$$\lim\limits _ {x \rightarrow x _ {0} } \ \lim\limits _ {n \rightarrow \infty } \ f _ {n} ( x) = \ \lim\limits _ {n \rightarrow \infty } \ f _ {n} ( x _ {0} ) = \ \lim\limits _ {n \rightarrow \infty } \ \lim\limits _ {x \rightarrow x _ {0} } \ f _ {n} ( x).$$

The condition of uniform convergence of the sequence $\{ f _ {n} \}$ on $X$ is essential in this result, in the sense that there are sequences of numerical functions, continuous on an interval, that converge at all points to a function that is not continuous on the interval in question. An example is $f _ {n} ( x) = x ^ {n}$, $n = 1, 2 \dots$ on $[ 0, 1]$. Uniform convergence of a sequence of continuous functions is not a necessary condition for continuity of the limit function. However, if $X$ is a compact set, $Y$ is the set of real numbers $\mathbf R$ and if all functions in a sequence of continuous functions $f _ {n} : X \rightarrow \mathbf R$ simultaneously increase or decrease at all points $x \in X$ and the sequence has a finite limit:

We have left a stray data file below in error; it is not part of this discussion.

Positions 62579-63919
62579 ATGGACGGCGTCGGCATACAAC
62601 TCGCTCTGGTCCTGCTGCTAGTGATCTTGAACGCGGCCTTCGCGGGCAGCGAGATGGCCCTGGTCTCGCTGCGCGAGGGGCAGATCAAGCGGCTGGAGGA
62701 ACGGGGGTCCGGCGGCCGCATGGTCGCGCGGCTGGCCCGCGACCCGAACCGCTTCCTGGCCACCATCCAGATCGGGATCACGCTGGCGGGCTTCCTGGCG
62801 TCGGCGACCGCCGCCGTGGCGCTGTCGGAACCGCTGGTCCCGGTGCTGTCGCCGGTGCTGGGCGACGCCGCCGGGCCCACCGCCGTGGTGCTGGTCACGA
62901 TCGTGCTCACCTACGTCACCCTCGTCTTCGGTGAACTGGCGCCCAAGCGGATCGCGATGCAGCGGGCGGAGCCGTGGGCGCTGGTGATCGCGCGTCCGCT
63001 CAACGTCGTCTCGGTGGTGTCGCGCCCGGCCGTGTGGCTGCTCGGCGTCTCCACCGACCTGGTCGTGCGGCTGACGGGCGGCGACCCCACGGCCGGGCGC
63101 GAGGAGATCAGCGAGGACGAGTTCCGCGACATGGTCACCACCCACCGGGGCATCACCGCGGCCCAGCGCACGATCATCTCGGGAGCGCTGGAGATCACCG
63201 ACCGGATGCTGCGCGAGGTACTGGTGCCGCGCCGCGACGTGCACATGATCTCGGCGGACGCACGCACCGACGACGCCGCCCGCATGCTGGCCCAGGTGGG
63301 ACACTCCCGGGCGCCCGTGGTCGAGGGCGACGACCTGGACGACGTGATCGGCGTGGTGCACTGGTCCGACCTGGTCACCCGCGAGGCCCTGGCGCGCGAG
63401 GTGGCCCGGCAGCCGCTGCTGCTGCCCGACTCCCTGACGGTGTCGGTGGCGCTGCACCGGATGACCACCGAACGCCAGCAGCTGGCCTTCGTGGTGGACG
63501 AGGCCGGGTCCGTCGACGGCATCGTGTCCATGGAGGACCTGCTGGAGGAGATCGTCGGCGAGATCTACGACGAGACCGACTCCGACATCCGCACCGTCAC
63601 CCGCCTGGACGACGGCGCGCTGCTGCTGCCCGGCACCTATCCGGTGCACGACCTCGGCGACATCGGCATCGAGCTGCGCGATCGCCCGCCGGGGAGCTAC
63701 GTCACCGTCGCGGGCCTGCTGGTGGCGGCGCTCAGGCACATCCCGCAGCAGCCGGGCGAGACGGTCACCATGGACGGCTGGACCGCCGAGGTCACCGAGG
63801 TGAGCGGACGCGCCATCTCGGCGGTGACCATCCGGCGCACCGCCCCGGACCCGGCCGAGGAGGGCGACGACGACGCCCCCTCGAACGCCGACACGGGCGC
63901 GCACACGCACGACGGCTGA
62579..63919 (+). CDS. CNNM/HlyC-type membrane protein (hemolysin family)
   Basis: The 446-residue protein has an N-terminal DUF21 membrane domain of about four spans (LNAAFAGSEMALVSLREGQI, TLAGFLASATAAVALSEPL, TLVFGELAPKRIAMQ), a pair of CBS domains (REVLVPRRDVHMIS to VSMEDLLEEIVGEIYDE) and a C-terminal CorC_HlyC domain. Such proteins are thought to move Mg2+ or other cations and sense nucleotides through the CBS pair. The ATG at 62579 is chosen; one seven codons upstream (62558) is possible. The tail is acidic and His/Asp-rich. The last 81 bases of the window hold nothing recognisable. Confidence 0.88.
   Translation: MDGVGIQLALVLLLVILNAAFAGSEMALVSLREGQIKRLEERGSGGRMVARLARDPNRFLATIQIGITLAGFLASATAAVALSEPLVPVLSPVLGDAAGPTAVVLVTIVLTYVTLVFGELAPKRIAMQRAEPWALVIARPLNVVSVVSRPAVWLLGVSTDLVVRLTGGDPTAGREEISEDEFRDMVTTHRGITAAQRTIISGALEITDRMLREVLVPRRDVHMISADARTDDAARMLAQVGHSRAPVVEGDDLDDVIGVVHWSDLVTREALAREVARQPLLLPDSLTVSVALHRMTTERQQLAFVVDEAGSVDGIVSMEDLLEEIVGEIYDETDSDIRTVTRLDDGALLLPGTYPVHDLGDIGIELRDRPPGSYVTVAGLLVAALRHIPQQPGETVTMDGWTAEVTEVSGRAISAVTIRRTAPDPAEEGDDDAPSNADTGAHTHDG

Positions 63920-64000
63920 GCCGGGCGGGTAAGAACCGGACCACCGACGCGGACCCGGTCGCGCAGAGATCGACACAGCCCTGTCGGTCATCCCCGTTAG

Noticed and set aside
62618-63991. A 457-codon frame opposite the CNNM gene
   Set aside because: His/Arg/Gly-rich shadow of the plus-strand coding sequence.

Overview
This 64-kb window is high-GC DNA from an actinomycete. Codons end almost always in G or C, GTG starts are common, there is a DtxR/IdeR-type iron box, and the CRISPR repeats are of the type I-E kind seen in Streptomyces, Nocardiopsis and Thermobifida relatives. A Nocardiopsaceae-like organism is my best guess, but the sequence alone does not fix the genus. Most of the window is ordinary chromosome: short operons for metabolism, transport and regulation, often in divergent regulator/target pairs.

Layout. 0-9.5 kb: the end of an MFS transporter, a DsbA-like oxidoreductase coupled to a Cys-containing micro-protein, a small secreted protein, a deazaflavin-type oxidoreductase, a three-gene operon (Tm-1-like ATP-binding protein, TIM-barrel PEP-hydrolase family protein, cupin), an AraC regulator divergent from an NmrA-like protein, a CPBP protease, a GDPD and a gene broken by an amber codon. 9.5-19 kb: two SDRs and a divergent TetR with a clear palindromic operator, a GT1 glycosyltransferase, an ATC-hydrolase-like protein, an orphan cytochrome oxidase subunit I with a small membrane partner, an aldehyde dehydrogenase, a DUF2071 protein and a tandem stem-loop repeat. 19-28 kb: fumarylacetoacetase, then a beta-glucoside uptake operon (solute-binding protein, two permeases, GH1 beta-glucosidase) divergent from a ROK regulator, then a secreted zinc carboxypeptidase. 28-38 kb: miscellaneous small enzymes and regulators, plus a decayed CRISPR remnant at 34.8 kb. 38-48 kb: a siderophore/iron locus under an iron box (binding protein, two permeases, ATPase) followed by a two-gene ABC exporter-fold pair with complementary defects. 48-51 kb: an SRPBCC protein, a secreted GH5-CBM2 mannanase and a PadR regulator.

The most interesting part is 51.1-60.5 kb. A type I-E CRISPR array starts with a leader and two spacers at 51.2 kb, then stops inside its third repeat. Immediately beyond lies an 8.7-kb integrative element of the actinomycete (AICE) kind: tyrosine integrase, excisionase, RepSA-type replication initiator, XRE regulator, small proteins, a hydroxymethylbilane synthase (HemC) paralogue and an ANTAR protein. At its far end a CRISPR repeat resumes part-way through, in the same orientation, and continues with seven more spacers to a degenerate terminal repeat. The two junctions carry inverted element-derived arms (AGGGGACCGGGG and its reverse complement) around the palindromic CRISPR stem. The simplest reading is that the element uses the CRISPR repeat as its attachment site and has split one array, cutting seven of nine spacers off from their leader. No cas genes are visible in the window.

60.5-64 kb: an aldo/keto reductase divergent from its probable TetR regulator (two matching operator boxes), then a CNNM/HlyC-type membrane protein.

$$\lim\limits _ {n \rightarrow \infty } f _ {n} ( x) = f ( x),$$

then in order that $f$ be continuous on $X$ it is necessary and sufficient that $\{ f _ {n} \}$ converges uniformly on that set. Necessary, and simultaneously sufficient, conditions for the continuity of the limit of a sequence of continuous functions in general are given in terms of quasi-uniform convergence of the sequence.

4) If a sequence of Riemann- (Lebesgue-) integrable functions $f _ {n} : [ a, b] \rightarrow \mathbf R$, $n = 1, 2 \dots$ converges uniformly on $[ a, b]$ to a function $f: [ a, b] \rightarrow \mathbf R$, then this function is also Riemann- (respectively, Lebesgue-) integrable, for any $x \in [ a, b]$ one has

$$\tag{* } \lim\limits _ {n \rightarrow \infty } \ \int\limits _ { a } ^ { x } f _ {n} ( t) dt = \ \int\limits _ { a } ^ { x } f ( t) dt = \ \int\limits _ { a } ^ { x } \lim\limits _ {n \rightarrow \infty } f _ {n} ( t) dt,$$